Taxus baccata 'Watnong Gold'
Common Name: English yew
Type: Needled evergreen
Family: Taxaceae
Zone: 6 to 7
Height: 3.00 to 4.00 feet
Spread: 4.00 to 5.00 feet
Bloom Time: Non-flowering
Bloom Description: Non-flowering
Sun: Full sun to part shade
Water: Medium
Maintenance: Low
Leaf: Colorful, Evergreen
Other: Winter Interest

Culture

Best grown in evenly moist, fertile, sandy loams with excellent drainage in full sun to part shade. Tolerant of full shade, a wide variety of soils (except poorly-drained ones) and considerable pruning. Plants are easy to prune and respond well to pruning. Intolerant of temperature extremes (e.g., prolonged hot summer temperatures or cold winter winds). Not reliably winter hardy throughout the St. Louis area where plants should be located in sheltered locations with protection from winter winds.

Best yellow foliage color usually occurs in full sun. Tolerant of full shade, but foliage tends to be greenish-yellow.

Noteworthy Characteristics

Taxus baccata, commonly called English yew or common yew, is a long-lived, evergreen, conical tree that is native to Europe, southwestern Asia and northern Africa. It typically grows to 30-60' tall. Old trees usually develop thick trunks with scaly reddish-brown bark. Lustrous, flat-needled, two-ranked, dark green foliage (needles to 1 1/2" long) is attractive year round. Young shoots emerge light green. Although classified as a conifer, female yews (plants are dioecious) do not produce cones, but instead produce red, ornamentally-attractive, berry-like fruits, each having a single seed almost completely surrounded by a fleshy red aril. Birds will feed on the berry-like fruits and help spread plants to other locations. All parts of this plant are poisonous if ingested.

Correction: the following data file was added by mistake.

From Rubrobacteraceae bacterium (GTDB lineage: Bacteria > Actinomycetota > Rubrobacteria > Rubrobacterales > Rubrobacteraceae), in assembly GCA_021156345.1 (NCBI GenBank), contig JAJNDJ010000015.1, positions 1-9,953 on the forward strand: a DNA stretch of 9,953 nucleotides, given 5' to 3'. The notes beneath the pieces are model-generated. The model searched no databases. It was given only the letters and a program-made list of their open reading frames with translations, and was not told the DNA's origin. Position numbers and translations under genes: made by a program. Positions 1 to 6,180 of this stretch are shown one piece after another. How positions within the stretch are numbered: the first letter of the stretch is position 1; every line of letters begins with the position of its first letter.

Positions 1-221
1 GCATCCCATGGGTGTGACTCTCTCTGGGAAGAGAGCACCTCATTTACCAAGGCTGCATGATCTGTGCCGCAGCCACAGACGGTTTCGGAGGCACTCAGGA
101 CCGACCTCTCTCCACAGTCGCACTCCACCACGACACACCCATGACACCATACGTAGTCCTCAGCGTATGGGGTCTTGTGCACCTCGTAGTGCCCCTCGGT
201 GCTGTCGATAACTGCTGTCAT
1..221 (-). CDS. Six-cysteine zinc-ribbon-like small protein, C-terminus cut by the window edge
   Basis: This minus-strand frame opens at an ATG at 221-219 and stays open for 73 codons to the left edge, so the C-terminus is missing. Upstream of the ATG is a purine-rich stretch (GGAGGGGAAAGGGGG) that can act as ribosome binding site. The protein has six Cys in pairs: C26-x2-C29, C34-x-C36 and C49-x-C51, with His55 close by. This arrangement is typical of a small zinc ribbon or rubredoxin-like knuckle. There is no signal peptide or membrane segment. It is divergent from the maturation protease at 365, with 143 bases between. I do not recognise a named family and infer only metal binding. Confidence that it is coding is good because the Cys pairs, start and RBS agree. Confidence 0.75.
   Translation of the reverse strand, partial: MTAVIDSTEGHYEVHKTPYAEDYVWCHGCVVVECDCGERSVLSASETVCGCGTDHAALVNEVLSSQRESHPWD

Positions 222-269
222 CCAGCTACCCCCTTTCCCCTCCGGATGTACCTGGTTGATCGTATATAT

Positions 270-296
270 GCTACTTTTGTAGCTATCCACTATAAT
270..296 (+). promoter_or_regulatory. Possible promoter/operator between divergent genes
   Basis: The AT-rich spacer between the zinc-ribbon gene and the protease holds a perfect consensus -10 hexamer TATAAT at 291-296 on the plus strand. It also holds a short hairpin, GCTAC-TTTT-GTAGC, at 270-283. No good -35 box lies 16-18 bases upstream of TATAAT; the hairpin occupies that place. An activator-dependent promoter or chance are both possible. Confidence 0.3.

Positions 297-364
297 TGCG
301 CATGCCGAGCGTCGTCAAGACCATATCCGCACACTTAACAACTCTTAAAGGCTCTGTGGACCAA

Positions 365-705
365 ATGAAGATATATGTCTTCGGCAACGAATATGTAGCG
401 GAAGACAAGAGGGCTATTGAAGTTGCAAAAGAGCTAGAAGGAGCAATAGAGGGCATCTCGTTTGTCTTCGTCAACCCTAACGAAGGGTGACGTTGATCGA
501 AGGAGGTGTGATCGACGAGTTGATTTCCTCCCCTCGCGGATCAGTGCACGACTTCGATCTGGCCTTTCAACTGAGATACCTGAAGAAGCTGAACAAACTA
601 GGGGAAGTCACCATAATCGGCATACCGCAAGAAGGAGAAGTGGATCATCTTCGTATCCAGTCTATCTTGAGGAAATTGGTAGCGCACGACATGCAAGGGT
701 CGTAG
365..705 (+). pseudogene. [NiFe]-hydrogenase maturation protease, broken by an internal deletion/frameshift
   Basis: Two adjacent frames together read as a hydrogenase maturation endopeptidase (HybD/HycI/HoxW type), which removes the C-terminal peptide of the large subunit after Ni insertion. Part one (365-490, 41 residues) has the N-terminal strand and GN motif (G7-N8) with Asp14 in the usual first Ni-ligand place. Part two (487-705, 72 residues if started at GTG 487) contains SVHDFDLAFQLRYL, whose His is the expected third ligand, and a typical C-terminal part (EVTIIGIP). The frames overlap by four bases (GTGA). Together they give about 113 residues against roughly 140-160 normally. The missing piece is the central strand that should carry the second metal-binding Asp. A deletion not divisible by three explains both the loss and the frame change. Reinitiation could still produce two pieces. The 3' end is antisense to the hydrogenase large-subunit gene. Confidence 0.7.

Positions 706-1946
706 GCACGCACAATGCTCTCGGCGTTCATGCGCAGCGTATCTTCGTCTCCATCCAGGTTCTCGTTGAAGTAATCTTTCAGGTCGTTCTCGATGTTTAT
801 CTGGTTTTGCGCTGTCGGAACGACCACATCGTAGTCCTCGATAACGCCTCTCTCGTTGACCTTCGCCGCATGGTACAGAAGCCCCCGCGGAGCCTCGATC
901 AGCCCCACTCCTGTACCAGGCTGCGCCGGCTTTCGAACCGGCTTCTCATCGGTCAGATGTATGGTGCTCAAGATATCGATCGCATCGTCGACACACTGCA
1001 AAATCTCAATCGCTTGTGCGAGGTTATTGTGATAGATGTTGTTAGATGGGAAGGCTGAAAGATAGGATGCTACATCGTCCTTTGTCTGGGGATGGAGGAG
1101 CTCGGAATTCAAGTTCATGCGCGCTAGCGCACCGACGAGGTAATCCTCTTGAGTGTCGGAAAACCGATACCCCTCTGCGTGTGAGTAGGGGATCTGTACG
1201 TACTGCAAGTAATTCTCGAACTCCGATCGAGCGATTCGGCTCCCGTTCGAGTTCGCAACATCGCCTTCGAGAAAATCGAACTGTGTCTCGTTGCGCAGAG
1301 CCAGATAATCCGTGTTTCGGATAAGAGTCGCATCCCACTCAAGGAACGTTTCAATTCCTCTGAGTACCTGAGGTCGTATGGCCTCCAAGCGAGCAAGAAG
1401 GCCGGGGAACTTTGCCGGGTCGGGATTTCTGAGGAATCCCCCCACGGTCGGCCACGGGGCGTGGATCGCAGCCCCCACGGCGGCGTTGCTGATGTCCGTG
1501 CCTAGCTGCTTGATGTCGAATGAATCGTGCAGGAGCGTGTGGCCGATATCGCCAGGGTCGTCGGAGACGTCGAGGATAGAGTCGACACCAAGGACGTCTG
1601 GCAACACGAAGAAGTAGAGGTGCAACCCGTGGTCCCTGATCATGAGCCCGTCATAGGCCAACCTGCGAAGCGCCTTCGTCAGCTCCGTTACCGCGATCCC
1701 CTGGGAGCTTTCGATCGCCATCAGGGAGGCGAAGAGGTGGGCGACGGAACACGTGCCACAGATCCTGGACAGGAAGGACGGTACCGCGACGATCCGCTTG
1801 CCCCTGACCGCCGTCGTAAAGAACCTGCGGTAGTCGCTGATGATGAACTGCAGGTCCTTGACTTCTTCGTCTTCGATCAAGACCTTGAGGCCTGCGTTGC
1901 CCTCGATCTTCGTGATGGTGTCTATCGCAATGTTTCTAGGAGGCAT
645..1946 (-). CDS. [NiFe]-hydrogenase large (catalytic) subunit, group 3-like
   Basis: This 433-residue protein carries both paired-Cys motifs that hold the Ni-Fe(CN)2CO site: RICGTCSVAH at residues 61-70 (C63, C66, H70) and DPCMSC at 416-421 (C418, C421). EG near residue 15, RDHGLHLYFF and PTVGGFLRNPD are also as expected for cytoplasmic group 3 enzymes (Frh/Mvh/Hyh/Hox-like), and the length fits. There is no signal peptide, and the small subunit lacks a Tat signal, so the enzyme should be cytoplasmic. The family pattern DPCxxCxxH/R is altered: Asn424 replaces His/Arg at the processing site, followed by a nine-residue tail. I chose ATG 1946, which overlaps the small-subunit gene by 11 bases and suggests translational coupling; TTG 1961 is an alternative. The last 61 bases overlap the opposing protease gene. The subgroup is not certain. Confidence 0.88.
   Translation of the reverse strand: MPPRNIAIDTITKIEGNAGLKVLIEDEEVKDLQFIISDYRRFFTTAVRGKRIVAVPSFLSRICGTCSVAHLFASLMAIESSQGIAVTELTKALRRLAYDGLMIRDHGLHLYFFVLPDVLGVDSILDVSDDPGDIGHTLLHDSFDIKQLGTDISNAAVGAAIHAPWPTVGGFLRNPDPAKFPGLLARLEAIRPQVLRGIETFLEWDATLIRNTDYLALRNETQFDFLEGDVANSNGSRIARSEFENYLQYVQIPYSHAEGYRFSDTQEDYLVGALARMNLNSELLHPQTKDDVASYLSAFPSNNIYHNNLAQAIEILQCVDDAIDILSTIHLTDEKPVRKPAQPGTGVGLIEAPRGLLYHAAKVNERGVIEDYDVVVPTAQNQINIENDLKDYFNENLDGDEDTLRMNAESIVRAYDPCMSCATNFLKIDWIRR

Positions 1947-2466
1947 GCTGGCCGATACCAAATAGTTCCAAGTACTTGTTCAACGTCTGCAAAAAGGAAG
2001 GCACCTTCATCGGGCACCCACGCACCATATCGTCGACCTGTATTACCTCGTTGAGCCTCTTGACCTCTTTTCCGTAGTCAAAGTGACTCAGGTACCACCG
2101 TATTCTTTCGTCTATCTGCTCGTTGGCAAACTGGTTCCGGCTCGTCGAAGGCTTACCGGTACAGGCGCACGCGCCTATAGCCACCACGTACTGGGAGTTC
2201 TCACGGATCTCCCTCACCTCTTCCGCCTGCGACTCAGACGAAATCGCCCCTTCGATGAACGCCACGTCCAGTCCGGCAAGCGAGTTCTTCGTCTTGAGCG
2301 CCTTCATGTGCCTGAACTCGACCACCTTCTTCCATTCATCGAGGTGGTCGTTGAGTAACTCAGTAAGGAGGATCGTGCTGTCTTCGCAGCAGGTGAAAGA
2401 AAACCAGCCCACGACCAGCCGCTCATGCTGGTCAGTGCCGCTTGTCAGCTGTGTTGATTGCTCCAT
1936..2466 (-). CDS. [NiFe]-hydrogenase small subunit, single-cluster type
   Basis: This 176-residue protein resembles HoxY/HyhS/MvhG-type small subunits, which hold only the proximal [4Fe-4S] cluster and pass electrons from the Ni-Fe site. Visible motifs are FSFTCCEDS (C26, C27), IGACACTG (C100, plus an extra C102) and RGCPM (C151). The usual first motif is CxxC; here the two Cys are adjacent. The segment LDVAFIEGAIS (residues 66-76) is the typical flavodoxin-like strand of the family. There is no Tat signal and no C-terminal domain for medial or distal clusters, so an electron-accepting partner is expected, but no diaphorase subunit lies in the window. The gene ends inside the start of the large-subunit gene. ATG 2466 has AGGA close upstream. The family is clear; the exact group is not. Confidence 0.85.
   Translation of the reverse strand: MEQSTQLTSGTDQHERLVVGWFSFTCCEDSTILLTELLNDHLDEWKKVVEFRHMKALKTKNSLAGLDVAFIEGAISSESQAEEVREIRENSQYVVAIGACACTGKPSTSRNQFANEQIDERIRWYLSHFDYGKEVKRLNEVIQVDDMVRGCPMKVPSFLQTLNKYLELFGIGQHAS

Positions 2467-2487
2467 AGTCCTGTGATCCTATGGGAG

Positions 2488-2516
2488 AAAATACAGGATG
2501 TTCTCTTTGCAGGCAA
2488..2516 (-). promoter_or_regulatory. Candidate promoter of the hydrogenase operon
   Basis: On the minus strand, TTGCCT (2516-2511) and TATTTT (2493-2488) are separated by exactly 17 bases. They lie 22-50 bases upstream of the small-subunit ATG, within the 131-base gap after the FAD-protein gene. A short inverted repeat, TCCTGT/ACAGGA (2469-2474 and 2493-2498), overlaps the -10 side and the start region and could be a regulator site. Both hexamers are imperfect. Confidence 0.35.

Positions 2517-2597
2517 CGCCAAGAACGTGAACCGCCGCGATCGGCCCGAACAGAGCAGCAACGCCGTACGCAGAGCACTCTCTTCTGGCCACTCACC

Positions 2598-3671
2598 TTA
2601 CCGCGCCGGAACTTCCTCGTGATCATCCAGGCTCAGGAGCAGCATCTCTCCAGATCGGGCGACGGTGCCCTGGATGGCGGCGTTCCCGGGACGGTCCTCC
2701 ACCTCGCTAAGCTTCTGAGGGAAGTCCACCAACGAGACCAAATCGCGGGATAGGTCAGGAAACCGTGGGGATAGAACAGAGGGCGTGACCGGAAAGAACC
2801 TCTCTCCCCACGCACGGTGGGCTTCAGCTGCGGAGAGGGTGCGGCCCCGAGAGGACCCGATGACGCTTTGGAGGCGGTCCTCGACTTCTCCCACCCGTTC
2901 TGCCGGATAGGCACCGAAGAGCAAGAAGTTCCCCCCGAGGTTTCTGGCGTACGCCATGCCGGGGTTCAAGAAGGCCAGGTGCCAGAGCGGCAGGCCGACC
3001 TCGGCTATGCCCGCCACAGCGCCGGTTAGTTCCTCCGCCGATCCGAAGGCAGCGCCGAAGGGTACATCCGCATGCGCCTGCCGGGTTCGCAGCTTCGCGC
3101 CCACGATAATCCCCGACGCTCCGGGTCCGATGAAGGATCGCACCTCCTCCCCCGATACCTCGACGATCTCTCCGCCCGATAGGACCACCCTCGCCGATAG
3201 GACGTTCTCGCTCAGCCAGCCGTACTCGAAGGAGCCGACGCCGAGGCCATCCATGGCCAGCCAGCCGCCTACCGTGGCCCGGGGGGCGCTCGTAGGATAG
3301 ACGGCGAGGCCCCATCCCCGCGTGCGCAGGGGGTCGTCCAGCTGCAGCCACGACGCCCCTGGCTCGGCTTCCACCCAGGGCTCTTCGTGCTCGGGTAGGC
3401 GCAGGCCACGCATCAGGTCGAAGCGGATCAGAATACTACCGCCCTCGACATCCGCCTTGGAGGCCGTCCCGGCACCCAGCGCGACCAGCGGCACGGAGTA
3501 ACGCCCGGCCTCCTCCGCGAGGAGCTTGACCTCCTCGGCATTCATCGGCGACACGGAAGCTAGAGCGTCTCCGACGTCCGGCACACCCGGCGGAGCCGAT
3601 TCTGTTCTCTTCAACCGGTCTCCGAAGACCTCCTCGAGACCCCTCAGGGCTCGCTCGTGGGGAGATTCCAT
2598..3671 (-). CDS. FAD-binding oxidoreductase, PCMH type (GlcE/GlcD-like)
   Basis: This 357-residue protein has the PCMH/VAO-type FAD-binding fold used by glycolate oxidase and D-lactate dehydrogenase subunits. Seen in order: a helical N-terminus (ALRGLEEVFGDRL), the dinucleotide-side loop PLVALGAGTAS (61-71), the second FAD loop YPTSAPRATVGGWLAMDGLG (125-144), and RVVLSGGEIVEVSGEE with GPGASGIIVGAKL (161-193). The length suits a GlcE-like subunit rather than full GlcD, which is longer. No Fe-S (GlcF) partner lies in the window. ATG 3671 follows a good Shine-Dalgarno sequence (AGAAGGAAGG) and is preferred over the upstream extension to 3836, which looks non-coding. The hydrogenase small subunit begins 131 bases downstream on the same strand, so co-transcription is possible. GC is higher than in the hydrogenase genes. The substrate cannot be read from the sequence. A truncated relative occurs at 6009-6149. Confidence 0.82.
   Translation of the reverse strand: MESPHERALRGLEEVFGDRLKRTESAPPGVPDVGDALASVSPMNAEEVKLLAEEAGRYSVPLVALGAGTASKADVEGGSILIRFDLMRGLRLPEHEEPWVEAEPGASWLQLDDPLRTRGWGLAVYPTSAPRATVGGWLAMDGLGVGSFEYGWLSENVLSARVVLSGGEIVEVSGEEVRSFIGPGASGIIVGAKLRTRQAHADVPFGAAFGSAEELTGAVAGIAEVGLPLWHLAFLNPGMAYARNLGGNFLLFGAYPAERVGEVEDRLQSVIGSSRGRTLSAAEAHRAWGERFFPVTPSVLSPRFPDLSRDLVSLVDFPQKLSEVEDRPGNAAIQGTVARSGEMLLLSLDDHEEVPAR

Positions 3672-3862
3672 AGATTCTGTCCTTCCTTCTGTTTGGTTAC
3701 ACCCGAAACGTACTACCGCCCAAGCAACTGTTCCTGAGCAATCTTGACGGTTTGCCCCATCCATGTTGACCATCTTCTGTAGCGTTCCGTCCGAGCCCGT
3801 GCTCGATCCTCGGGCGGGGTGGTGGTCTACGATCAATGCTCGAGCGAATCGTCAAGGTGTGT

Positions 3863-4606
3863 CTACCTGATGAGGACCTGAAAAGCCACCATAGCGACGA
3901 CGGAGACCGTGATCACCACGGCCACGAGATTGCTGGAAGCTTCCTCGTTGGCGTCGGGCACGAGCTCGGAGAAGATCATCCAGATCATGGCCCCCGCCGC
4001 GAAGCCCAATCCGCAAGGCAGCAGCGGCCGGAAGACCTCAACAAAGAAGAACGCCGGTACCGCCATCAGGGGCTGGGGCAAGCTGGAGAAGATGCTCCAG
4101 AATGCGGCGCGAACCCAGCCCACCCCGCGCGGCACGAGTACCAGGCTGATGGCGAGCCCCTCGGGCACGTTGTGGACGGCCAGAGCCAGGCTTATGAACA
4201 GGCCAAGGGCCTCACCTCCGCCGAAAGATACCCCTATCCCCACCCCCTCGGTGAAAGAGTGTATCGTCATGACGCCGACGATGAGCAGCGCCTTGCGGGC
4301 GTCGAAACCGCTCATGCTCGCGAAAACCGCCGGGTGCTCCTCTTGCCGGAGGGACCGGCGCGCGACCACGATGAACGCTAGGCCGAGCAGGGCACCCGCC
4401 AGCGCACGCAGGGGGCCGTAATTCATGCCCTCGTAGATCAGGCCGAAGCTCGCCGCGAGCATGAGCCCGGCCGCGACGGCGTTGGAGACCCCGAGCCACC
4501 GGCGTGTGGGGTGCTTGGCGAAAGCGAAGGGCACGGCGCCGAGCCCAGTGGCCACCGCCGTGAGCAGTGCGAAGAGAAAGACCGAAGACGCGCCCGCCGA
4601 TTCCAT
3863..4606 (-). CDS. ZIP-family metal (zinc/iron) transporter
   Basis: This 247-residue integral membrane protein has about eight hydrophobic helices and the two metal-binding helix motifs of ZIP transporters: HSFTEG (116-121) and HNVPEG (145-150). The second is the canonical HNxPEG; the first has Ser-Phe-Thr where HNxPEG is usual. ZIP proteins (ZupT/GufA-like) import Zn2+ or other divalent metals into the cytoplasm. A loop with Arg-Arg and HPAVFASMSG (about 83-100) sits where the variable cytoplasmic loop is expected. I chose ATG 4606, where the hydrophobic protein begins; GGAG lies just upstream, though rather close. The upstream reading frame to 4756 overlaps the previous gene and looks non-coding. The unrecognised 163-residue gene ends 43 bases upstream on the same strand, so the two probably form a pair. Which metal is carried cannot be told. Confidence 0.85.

Genus name is an old Latin name for yews.

Specific epithet means fruit-bearing in reference to the showy red arils.

'Watnong Gold' is a broad-spreading, low-growing, yellow-needled form that typically grows to 3' tall and to 4' wide over the first 10 years. A selection from the Watnong Arboretum in New Jersey.

Problems

No serious insect or disease problems. Susceptible to winter burn from exposure to extreme cold and/or dry winter winds, particularly in exposed sites. Twig blights and needle blights are occasional problems. Root rot may occur in poorly-drained soils. Insect pests include mealybugs, scale and vine weevils.

Garden Uses

Excellent spreading yellow-needled cultivar for small gardens. Specimen/accent. Foundation. Rock garden.